Jacob Zuma Withdraws His Support For ANC as 2024 Elections Loom

Former South African President Jacob Zuma’s recent announcement that he will not support the ruling African National Congress (ANC) in the upcoming 2024 national elections has ignited internal disputes within the party. Zuma, who led the ANC and the country from 2009 to 2018, cited dissatisfaction with the current ANC leadership, particularly President Cyril Ramaphosa, and declared his allegiance to the newly-formed Umkhonto we Sizwe party.

Zuma, 81, expressed his disillusionment with the ANC during a press conference in Soweto, stating, “After much reflection, it truly saddens me that the ANC of today is not the once great movement that we loved and were prepared to lay down our lives for.” He accused the party of deviating from its founding principles and being infiltrated by enemies, asserting that dissenting voices are being suppressed under Ramaphosa’s leadership.

The former president, who faced corruption allegations during his tenure and was sentenced to 15 months in jail in 2021, insisted that he would remain a member of the ANC but would not campaign for it in the upcoming elections. Zuma plans to cast his vote for the Umkhonto We Sizwe (MK) party, emphasizing that he will “die a member of the ANC.”

President Cyril Ramaphosa responded to Zuma’s announcement, stating, “Everyone in our country is free to express themselves in relation to who they will vote for and why they will vote for them.” While not directly addressing the personal attacks against him, Ramaphosa acknowledged Zuma’s decision and maintained the importance of individuals expressing their political preferences.

The ANC now grapples with internal divisions on how to handle Zuma’s withdrawal of support. Some party leaders advocate for his expulsion, accusing him of violating party rules and actively working against the ANC. One anonymous party leader emphasized, “He has defined himself outside the party and should therefore be taken through a disciplinary action and be expelled.” Others argue for caution, suggesting that ignoring Zuma might be a more effective strategy to prevent him from gaining victimhood status.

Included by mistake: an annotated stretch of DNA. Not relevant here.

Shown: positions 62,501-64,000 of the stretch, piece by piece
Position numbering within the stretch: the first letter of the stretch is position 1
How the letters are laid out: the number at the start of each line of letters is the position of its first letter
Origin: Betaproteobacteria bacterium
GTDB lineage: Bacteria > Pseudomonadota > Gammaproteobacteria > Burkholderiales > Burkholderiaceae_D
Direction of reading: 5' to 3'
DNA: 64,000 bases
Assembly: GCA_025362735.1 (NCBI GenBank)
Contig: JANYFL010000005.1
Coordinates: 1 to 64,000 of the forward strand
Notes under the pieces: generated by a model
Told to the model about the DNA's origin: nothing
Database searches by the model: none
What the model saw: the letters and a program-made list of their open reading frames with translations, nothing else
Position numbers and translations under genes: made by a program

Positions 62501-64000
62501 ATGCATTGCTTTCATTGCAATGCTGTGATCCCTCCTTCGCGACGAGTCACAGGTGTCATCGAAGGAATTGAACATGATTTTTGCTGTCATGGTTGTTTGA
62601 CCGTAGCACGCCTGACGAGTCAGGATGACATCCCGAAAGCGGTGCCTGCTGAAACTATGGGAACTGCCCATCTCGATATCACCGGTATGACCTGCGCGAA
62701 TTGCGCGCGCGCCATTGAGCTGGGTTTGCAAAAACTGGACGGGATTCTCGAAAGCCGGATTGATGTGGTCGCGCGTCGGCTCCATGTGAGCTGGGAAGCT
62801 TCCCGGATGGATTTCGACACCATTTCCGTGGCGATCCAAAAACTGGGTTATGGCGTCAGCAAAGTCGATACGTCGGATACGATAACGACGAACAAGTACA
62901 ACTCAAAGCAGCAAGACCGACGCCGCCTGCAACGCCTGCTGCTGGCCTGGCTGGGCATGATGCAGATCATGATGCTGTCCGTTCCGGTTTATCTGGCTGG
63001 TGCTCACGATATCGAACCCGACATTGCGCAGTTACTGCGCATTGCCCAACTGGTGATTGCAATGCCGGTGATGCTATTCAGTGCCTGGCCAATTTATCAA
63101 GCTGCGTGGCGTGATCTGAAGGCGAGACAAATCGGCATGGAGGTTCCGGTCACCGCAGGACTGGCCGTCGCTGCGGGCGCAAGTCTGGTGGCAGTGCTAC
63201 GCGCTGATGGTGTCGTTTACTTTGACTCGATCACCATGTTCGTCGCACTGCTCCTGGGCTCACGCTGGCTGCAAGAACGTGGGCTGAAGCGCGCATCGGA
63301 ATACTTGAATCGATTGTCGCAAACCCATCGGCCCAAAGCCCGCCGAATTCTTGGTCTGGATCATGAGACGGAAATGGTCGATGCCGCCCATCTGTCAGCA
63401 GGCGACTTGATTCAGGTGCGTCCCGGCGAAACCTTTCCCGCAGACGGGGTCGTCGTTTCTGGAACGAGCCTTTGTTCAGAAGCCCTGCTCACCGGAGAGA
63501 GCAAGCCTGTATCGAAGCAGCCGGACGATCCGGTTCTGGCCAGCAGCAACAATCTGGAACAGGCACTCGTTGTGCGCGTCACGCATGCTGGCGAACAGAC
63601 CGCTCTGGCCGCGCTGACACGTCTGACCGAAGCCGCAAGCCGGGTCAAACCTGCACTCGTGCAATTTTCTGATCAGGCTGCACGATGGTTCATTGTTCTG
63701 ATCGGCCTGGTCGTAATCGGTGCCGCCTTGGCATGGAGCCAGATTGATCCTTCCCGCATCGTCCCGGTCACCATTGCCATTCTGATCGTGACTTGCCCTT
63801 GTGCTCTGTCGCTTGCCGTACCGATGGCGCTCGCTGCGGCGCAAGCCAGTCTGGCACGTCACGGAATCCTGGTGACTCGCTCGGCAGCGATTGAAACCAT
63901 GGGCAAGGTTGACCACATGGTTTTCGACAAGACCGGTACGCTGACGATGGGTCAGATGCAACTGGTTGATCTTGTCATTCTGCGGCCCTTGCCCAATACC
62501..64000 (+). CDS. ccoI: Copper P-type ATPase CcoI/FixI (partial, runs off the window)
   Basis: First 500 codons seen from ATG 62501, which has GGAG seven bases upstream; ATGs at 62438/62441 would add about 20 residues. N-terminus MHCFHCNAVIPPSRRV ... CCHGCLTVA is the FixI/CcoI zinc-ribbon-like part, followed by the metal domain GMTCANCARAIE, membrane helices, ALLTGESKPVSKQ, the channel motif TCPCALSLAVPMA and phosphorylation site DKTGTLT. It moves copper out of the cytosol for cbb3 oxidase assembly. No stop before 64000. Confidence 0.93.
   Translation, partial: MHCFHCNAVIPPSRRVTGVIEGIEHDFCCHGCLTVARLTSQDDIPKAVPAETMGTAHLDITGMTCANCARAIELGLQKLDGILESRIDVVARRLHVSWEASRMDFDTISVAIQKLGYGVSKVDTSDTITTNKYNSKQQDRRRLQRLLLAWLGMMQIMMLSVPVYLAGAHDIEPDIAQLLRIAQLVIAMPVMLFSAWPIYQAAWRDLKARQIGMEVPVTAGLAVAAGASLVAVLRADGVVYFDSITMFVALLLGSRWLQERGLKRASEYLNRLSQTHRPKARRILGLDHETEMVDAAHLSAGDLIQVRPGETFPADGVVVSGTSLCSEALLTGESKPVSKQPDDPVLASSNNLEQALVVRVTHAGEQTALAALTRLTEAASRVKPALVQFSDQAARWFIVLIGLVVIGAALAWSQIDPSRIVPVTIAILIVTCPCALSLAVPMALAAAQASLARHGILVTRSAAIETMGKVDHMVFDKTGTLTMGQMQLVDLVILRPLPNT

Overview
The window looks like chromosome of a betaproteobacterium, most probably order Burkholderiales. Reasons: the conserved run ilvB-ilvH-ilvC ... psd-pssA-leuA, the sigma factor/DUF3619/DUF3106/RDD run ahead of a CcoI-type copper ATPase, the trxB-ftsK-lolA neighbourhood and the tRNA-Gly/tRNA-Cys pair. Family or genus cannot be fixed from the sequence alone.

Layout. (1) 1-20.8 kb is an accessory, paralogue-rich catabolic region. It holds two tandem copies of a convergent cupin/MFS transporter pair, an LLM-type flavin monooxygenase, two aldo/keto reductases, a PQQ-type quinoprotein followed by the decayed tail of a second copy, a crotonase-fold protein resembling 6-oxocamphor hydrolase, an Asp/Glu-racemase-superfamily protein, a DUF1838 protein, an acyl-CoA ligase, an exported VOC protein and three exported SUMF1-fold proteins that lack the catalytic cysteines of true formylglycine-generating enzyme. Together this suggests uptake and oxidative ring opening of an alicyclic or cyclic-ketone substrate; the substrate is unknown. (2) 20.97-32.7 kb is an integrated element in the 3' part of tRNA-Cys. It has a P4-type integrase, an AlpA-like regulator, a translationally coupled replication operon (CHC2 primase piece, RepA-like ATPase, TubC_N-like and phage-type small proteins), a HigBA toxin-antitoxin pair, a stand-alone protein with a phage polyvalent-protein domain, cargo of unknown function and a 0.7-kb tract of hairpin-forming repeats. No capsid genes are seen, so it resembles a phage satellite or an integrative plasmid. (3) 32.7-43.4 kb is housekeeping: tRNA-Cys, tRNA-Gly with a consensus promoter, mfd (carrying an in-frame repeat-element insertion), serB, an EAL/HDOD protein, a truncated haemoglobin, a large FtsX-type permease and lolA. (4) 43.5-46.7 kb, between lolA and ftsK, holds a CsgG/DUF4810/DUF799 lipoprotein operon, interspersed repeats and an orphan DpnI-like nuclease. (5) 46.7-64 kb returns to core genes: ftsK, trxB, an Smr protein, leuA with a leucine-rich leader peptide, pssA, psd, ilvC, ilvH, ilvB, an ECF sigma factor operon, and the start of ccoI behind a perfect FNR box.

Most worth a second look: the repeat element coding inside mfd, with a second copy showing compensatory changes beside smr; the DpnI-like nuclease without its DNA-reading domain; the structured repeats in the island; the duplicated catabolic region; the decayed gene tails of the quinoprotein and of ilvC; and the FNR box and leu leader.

Zuma’s influence, despite his controversies, remains significant in some parts of the country. The July 2021 riots, which followed his imprisonment, were widely believed to be orchestrated by the former president. As the ANC faces the risk of losing its parliamentary majority for the first time since 1994, Zuma’s support for Umkhonto we Sizwe could potentially impact the opposition vote, splitting supporters from parties like the Economic Freedom Fighters and the Democratic Alliance.

The ANC, once the symbol of the anti-apartheid struggle, is confronting challenges beyond internal dissent. Grievances against the party include allegations of corruption, economic mismanagement, rolling power cuts, and issues with state-owned companies like Eskom and Transnet. South Africans, facing economic difficulties and other crises, resonate with the sentiment that the ANC has failed to live up to its promises of transformation post-apartheid.

In this critical period leading up to the 2024 elections, the ANC faces a dilemma in addressing Zuma’s criticisms. The party must decide whether to confront him and risk amplifying his voice or ignore him and face the possibility of his message spreading through social media and other channels. Zuma’s continued influence, particularly in KwaZulu-Natal, where the ANC’s vulnerability is pronounced, adds complexity to the party’s decision-making.

As South Africa navigates these political tensions, the ANC must confront the reality that its historical standing is being challenged, and the choices made in response to internal dissent may shape the outcome of the pivotal 2024 elections.


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